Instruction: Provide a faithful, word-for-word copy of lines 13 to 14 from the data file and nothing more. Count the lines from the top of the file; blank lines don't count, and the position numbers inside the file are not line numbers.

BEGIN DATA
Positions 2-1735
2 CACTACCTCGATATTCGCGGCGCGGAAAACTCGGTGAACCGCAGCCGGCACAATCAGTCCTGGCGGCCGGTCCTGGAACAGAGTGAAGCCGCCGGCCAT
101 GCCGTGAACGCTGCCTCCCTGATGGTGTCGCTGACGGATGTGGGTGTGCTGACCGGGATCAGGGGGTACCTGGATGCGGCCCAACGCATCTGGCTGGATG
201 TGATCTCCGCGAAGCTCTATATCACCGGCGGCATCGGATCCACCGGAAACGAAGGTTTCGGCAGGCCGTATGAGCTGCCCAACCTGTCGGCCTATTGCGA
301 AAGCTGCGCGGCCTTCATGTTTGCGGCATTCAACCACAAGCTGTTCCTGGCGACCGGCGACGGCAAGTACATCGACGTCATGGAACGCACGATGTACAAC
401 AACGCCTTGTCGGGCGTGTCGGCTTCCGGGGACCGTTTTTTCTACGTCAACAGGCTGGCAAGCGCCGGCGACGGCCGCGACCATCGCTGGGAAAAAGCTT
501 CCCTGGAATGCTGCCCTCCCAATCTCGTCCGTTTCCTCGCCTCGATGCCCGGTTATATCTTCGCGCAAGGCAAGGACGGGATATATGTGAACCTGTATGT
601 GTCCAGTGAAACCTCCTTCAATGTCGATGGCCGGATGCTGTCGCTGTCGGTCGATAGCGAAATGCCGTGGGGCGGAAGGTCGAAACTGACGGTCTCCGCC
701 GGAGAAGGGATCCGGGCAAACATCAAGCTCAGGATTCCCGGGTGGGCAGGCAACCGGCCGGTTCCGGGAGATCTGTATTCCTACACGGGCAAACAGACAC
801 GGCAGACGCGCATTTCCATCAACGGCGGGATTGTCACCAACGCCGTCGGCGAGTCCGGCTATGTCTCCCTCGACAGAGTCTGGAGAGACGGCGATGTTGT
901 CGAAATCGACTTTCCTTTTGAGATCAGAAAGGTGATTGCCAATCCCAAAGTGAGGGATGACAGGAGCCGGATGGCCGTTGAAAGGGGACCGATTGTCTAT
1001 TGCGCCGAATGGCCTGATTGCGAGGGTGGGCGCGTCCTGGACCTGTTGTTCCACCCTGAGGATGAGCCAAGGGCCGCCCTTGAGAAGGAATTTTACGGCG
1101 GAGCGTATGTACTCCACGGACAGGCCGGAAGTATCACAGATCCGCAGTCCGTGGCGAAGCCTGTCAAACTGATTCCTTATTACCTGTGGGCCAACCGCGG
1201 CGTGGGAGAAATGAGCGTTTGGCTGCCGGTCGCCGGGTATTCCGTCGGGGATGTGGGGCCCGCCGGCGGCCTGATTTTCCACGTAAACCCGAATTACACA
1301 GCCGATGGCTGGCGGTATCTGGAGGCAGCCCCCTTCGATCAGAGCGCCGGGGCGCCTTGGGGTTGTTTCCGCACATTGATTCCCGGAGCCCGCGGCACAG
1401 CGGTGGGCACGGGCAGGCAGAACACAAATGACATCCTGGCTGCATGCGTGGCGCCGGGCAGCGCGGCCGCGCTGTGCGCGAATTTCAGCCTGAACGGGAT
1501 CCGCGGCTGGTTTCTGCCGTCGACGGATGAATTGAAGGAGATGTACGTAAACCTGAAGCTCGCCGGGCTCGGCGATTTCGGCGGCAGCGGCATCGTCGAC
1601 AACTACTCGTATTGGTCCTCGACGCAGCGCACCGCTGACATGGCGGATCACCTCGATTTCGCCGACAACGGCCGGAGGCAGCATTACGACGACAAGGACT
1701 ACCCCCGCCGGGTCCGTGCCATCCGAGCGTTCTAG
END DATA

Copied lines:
1101 GAGCGTATGTACTCCACGGACAGGCCGGAAGTATCACAGATCCGCAGTCCGTGGCGAAGCCTGTCAAACTGATTCCTTATTACCTGTGGGCCAACCGCGG
1201 CGTGGGAGAAATGAGCGTTTGGCTGCCGGTCGCCGGGTATTCCGTCGGGGATGTGGGGCCCGCCGGCGGCCTGATTTTCCACGTAAACCCGAATTACACA